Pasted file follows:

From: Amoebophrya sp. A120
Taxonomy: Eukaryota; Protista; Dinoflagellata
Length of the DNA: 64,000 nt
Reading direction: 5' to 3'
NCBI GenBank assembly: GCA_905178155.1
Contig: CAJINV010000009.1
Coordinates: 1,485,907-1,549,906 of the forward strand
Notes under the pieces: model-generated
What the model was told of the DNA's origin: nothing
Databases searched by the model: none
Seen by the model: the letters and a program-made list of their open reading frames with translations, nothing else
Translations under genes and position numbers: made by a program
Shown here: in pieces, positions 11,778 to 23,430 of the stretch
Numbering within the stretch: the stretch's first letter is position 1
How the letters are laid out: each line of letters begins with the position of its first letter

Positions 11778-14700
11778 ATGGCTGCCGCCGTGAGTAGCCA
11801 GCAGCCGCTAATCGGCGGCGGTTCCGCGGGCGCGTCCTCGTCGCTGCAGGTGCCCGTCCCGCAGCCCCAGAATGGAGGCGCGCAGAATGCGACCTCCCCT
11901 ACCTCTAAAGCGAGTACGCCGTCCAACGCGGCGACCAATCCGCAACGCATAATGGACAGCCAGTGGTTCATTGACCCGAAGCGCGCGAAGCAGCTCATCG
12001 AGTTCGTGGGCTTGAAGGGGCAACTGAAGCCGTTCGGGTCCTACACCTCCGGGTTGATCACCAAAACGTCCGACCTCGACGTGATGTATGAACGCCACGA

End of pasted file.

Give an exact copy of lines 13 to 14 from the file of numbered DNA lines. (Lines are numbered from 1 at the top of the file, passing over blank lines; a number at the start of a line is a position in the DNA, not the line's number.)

Shown here: in pieces, positions 11,778 to 23,430 of the stretch
Numbering within the stretch: the stretch's first letter is position 1